Lecture 5: CAMs And Junctional Complexes Flashcards Preview

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Flashcards in Lecture 5: CAMs And Junctional Complexes Deck (17):

Describe the basement membrane, including it's purpose, components, and approximate size.

Basement Membrane consists of the Epithelial Basal Lamina, and the connective Reticular Lamina, which form together to separate epithelial tissue from connective tissue. It is approximately 50-80 nm thick.


What are some of the components that make up the basal lamina, and the reticular lamina

Reticular Lamina - Type III collagen (aka Reticular Fibers)

Basal Lamina - Laminin, Fibronectin, Type IV collagen, Heparan Sulfate Proteoglycans, and Nidogen (also called entactin)
See Fig 1-21 for tissue sample of basement membrane


Briefly describe Type IV collagen

Does Not form fibrils, and is produced by epithelial cells, which seems to be the main thing that sets it apart from other collagen


Briefly describe laminins

Primary "Unit" of the basal lamina; has 3 chains: Alpha, Beta, and Gamma
Laminin has binding sites for three other components of the basal lamina (Proteoglycans, Type IV collagen, and entactin) as well as Integrin


Briefly Describe Fibronectin

Fibronectin is made of 2 Polypeptide Chains, connected by Disulfide Bonds. Fibronectin has 2 potential forms: Cellular (Produced by fibroblasts), and Plasma (Secreted into blood by hepatocytes)

Fibronectin has binding sites for integrin, heparin, collagen, and fibrin.


List the 4 main types of Calcium Adhesion Mollecules, whether or not they're calcium dependent, what types of ligands they bind to, and their Junction Types

1. Cadherins - Yes - Other Cadherins - Occludens and Desmosomes
2. Selectins - Yes - Carbohydrates - None
3. Integrins - No - Extracellular Matrix Molecules - Hemidesmosomes
4. Ig Superfamily - No - Integrins - None


Describe Cadherins, including their 3 Classical Types, and nonclassical cadherins.

-Type of adheren reliant on calcium usually found in cis/trans homophilic dimers. This includes E-Cadherins (Found in Epithelial Cells), N-Cadherins (in Nerve Cells), and P-Cadherins (Placenta)
- Nonclassical Cadherins include desmocollins, desmogleins, and are found in desmosomes (macular adherens)


Describe E-Cadherins

- Epithelial Cadherins are the most common types of cadherins. - They form HVA dimers for binding faces (amino acid chain combination) at the tips of the extracellular end of their molecules and facilitate cis-homophilic dimers with calcium ions.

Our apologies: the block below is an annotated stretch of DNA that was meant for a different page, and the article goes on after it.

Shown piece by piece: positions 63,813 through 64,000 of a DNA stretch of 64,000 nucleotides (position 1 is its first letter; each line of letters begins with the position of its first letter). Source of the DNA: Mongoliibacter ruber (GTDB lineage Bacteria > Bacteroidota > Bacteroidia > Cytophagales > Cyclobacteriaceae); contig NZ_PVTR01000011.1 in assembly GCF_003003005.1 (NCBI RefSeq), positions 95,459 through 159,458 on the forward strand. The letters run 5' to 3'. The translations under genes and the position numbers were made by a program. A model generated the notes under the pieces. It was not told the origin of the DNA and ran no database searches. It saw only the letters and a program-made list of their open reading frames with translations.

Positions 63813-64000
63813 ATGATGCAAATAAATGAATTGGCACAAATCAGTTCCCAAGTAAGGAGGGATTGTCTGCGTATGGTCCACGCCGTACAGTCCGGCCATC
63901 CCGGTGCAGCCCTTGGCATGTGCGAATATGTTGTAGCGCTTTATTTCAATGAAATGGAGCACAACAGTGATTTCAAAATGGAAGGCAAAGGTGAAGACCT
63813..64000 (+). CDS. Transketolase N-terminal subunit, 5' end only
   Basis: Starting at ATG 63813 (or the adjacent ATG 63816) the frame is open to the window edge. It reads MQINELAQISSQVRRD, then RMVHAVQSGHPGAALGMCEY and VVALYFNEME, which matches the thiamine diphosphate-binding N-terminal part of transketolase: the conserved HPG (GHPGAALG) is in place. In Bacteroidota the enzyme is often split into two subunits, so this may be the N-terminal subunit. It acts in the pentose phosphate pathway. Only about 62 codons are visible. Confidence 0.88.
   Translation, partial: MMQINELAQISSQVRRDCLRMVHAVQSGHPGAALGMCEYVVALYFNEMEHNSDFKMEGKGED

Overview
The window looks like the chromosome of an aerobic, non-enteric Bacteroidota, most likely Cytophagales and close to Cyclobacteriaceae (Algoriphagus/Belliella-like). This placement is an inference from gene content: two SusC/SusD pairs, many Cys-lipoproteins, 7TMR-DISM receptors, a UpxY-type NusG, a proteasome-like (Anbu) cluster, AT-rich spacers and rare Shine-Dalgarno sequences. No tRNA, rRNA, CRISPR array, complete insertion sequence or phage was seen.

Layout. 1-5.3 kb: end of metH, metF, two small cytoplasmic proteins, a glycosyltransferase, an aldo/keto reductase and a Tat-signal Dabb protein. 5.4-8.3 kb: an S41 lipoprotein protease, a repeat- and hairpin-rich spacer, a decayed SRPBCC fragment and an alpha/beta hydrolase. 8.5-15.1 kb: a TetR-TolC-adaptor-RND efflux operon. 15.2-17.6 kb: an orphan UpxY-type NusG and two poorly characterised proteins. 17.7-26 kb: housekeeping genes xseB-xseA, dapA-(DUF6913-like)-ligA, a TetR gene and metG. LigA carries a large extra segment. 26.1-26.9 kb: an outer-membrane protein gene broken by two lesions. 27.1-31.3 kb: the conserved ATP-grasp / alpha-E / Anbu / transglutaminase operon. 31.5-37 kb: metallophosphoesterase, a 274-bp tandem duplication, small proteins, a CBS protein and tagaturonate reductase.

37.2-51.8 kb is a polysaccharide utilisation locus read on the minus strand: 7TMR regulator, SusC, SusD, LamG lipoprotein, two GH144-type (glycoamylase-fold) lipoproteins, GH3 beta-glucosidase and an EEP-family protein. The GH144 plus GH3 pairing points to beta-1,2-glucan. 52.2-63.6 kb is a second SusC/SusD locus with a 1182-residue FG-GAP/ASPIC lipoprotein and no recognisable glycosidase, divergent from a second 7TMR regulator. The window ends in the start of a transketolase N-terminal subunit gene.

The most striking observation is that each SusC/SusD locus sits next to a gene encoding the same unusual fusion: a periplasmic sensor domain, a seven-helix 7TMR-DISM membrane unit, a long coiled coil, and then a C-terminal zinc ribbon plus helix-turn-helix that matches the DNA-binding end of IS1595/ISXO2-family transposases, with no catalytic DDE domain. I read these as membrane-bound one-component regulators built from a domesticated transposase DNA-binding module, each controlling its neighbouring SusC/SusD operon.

- Loss of E-Cadherins is associated with invasive tumor cells


Describe the proteins that are known to bond the cytoplasmic end of cadherins with the cell's cytoplasmic actin

Catenins: There are 3 known components of catenin:
- Beta and plakoglobin catenins: Attach to the cytoplasmic end of cadherins. The beta catenin is also known to be a transcription cofactor and binds to the alpha catenin.
- Alpha Catenins - bind directly to the cytoplasmic actin.


Figure 1-8 Quiz:
1. What forms when two cadherin dimers join?
2. How many domains are there in the extracellular portion of cadherin for calcium?
3. What are the three actin binding proteins used alongside catenin?

1. 2 cis-homophilic dimers join to form a trans-homophilic interaction
2. 4
3. Fibrin-1, Vinculin, and Alpha-Actinin


Briefly describe the function of selectin

1. Binds to carbohydrate molecules (things that do this are lectins)
2. The binding site for selectin is called a CRD (carb receptor domain) and is calcium-dependent
3. Involved in the movement of leukocytes from blood to tissues


Describe the 3 types of selectins and their relation to immunological inflammation

1. L-Selectins - Carried by LYMPHocytes to sulfated carbohydrates
2. E-Selectins - Expressed by ENDOthelial cells
3. P-Selectins - Expressed by PLATELETS AND activated endothelial cells.
Selectins and Integrins are play a significant role in Homing Lymphocytes to Inflamed Areas


Describe Integrins

While adherins are responsible for cell-cell adhesing, integrins are responsible for bonding cells to extracellular related materials, such as fibronectin and laminin.
- Extends from the cytoskeleton into the extracellular matrix
- Consists of 17 possible alpha subunits, and 8 possible beta subunits


1. What is the amino sequence used to bind integrin with fibronectin and laminin?
2. What does the laminin and fibronectin in the basement membrane usually bind to?
3. What are integrin's role in hemidesmosomes?

1. RGD (Arginine, Glycine, Aspartic Acid)
2. Type IV Collagen, Entactin, and proteoglycans
3. In hemidesmosomes, integrins link the basal domain of cells to the extracellular matrix through intracellular tonofilaments (Such as keratin)


What are the 3 binding proteins associated with binding actin with integrins in the cytoplasm?

Talin, vinculin, and alpha-actinin


Briefly describe the process of a lymphocyte/neutrophil homing in on inflamed sites (specifying the roles of selectins and integrins)

1. Lymphocytes travel through vascular endothelium by "rolling" along the cell walls.
2. Selectins along the epithelial cells lining bind to lymphocyte carbohydrate ligands, slowing the roll. If activated, it also triggers chemical mediators (ICAMs) that activate more ligands, and helps Integrin further bind to the lymphocyte.
3. The integrin works with actins to interact with the ligands on the cell, mediating the cell to be "pushed" through the endothelial lining.


Describe the characteristics of the Immunoglobulin superfamily

- Members of this family possess an extracellular segment with one or more domains characteristic of Immunoglobulins.
- 2 (3) types of this family include N-CAMs, which mediates homophilic and heterophilic interactions.
And ICAMs (Types I and II), which facilitate transendothelial migrations of leukocytes.